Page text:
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STC Elementary joins in ‘Safe Routes to School’ program

April 16, 2009
John Speer, Editor

TAMA NEWS-HERALD - Jennifer Kucera, South Tama Safe Routes to School coordinator, assembled a group of community and school staff volunteers to launch a new effort here last week.which has a dual purpose - provide safety for students going to and from school and to promote walking and bicycling.

Officials including Tama City council member Dan Zimmerman, Toledo Mayor Pam Wood, Tama firefighters and police, STC High School Teens Against Tobacco group members, school teachers and administrators took part in the exercise which saw most of the 750 students at the Elementary School walk to school on Thursday morning.

Students who ride the bus were delivered to the parking lot at the Tama-Toledo Country Club and escorted by adults to the school grounds. Along the way they were instructed in safely crossing streets and where to walk.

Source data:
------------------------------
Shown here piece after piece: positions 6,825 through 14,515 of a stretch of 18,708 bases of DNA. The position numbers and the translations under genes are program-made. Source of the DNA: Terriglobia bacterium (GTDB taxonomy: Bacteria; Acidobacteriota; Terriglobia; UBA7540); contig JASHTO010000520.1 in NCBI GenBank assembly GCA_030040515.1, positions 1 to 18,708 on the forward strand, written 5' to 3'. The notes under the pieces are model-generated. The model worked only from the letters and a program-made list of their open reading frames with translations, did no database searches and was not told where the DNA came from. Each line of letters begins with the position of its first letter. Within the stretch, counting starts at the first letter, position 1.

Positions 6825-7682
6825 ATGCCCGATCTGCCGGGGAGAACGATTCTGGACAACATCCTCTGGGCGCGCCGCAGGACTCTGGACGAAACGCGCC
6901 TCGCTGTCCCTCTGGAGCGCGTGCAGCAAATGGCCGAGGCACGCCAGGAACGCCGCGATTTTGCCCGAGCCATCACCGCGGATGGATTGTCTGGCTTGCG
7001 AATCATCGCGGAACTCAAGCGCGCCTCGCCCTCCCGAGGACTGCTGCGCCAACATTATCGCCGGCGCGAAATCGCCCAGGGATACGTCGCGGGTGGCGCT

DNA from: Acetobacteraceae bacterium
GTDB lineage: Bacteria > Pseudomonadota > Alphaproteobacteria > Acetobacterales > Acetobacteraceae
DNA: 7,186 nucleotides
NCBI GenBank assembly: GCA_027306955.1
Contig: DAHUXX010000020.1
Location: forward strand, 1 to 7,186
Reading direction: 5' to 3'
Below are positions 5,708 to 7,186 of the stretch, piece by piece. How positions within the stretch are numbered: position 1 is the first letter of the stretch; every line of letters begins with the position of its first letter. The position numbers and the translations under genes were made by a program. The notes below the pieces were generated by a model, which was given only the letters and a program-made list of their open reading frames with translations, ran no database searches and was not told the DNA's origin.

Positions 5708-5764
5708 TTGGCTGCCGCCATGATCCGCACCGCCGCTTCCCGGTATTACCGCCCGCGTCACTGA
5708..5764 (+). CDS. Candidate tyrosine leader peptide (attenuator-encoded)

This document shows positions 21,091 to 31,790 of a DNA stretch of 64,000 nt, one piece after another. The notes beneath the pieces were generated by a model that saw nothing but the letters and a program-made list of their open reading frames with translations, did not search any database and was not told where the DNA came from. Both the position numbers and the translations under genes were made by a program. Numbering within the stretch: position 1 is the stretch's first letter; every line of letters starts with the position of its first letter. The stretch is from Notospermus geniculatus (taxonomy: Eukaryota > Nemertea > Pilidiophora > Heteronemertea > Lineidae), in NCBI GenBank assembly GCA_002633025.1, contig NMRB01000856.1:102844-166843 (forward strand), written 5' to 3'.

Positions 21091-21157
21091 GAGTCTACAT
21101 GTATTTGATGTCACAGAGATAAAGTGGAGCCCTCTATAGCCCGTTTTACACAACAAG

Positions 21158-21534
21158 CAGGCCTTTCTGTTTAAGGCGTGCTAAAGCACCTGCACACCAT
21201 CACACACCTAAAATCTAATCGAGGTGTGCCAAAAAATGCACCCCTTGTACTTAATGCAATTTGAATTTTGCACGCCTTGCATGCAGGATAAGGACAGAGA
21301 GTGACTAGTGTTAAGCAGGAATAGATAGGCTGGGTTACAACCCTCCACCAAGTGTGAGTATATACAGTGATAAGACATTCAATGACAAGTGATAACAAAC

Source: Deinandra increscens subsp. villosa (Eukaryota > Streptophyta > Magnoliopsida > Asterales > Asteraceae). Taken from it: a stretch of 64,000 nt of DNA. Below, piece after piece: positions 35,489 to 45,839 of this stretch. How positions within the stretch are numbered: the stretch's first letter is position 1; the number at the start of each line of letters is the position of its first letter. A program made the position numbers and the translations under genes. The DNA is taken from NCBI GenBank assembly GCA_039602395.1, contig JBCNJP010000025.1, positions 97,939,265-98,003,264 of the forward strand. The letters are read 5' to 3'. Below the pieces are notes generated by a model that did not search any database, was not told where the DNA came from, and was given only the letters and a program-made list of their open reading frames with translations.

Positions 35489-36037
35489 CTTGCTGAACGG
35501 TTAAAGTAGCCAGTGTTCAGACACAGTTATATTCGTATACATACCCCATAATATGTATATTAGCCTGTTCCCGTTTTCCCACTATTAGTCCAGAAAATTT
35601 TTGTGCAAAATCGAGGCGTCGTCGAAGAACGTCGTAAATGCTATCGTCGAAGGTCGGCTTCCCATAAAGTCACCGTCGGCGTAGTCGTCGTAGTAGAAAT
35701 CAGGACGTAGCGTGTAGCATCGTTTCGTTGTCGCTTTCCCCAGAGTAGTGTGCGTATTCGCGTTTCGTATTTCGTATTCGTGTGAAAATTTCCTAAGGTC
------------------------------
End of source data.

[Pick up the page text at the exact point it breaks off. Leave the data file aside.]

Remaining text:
Article Photos

Tama Police Sgt. Jeff Filloon, at right, escorts a group of elementary students to school last week as part of a Safe Routes to School program which has been launched here. News-Herald/John Speer

The exercise in Tama was a first in the area according to a spokesperson for the Area 6 Planning Agency.

Kucrea, SRT coordinatior, provided this backgorund information: SRTS is a rising international effort to increase safety and promote walking

and bicycling throught the" 5 Es" : engineering, education, enforcement,

encouragement, and evaluation. The 2005 SAFETEA-LU federal transportation bill included a new SRTS federal funding source of $612 million over five

years for both infrastructure and noninfrastructure reimbursement grants.

Reasons for the program

Over the past two to three decades, there has been an incredible rise in

obesity and physical inactivity in kids and adults. The impact on health and

health care costs is high and will continue to rise dramatically. In 1969,

roughly half of the kids walked or biked to school. Now it's about 15

percent. For school trips trips than one mile, 29 percent walk or bike.

There is a strong correlation between communities with good bicycle and

pedestrian environments, and having more active residents. Air quality and

traffic congestion around schools has also become an issue.



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